27 January 2007

Don't drink the bollocks!

Eau, no: Clean, healthy and pure? Hardly. Bottled water is killing the planet
Bob Geldof said: 'Bottled water is bollocks. It is the great irony of the 21st century that the most basic things in the supermarket, such as water and bread, are among the most expensive. Getting water from the other side of the world and transporting it to sell here is ridiculous. It is all to do with lifestyle.'

Dr Michael Warhurst, Friends of the Earth's senior waste campaigner, said: 'It is another product we do not need. Bottled water companies are wasting resources and exacerbating climate change.

'Transport is the fastest growing source of greenhouse gas emissions, and transporting water adds to that. We could help reduce these damaging effects if we all simply drank water straight from the tap.'

According to the EPI report, tap water is delivered through an 'energy-efficient infrastructure', whereas bottled water is often shipped halfway across the world, burning huge amounts of fossil fuels and accelerating global warming. In 2004, for example, Finnish company Nord Water sent 1.4 million bottles of Helsinki tap water to a client in Saudi Arabia. In the same year, producing the plastic bottles that delivered 26 billion litres of water to Americans required more than 1.5 million barrels of oil - enough to fuel 100,000 cars for a year.

Bottled Twaddle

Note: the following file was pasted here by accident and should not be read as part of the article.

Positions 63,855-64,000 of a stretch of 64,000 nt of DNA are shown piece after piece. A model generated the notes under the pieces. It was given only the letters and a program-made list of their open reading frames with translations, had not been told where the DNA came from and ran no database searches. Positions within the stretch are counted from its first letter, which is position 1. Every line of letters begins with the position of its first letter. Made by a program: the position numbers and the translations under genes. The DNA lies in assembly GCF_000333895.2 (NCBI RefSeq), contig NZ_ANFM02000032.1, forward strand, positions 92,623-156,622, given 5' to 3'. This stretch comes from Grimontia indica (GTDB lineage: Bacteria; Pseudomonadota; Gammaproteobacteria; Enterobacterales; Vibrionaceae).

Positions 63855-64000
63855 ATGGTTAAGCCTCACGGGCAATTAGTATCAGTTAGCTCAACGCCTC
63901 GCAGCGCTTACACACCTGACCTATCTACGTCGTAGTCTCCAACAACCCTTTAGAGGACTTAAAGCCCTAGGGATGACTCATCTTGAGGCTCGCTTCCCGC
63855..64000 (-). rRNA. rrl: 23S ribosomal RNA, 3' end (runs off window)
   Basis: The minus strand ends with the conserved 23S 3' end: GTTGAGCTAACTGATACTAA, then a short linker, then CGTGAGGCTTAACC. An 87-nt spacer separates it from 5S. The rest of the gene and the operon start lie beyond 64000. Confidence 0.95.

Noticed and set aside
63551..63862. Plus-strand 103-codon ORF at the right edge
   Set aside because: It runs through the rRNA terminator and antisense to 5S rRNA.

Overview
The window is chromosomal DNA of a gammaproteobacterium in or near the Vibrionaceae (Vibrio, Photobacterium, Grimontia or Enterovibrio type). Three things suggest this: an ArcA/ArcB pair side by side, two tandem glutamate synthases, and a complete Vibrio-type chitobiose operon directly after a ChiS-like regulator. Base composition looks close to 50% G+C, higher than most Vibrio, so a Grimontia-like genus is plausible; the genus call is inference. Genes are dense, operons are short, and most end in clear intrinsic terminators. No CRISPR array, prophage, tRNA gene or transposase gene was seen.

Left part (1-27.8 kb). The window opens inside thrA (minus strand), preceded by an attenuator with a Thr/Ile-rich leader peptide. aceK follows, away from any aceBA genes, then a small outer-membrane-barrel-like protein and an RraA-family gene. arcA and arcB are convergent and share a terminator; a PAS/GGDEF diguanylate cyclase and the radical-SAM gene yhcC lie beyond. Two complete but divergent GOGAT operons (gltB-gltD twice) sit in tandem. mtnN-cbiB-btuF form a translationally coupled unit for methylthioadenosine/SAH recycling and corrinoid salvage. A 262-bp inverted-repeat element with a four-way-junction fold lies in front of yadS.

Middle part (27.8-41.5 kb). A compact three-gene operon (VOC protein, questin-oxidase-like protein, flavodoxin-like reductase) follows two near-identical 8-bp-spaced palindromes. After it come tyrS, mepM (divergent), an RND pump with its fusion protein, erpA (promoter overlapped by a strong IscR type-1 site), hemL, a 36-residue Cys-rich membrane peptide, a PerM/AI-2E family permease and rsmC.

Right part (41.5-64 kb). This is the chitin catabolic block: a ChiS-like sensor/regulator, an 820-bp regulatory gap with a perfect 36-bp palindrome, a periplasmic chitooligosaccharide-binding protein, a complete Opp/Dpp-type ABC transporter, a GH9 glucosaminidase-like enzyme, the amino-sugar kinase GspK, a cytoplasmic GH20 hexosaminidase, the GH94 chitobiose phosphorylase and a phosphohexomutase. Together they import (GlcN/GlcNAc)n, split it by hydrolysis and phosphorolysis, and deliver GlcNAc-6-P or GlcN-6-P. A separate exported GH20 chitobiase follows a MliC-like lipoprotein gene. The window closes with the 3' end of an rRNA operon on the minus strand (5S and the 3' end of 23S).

Apparently we would. In March 1999 the Natural Resources Defense Council (NRDC) published the results of a four-year study in which they tested more than 1,000 samples of 103 brands of bottled water, finding that "an estimated 25 percent or more of bottled water is really just tap water in a bottle--sometimes further treated, sometimes not." If the label says "from a municipal source" or "from a community water system," it's tap water.

Even more disturbing, the NRDC found that 18 of the 103 brands tested had, in at least one sample, "more bacteria than allowed under microbiological-purity guidelines." About one fifth of the waters "contained synthetic organic chemicals--such as industrial chemicals (e.g., toluene or xylene) or chemicals used in manufacturing plastic (e.g., phthalate, adipate, or styrene)," but these were "generally at levels below state and federal standards." The International Bottled Water Association issued a response to the NRDC study in which it states, "Close scrutiny of the water quality standards for chemical contaminants reveals that [the U.S. Food and Drug Administration's] bottled water quality standards are the same as [the Environmental Protection Agency's] tap water standards." Well, that's a relief, but in paying exceptional prices one might hope for exceptional quality.

One problem is that bottled water is subject to less rigorous purity standards and less frequent tests for bacteria and chemical contaminants than those required of tap water. For example, bottled-water plants must test for coliform bacteria once a week; city tap water must be tested 100 or more times a month.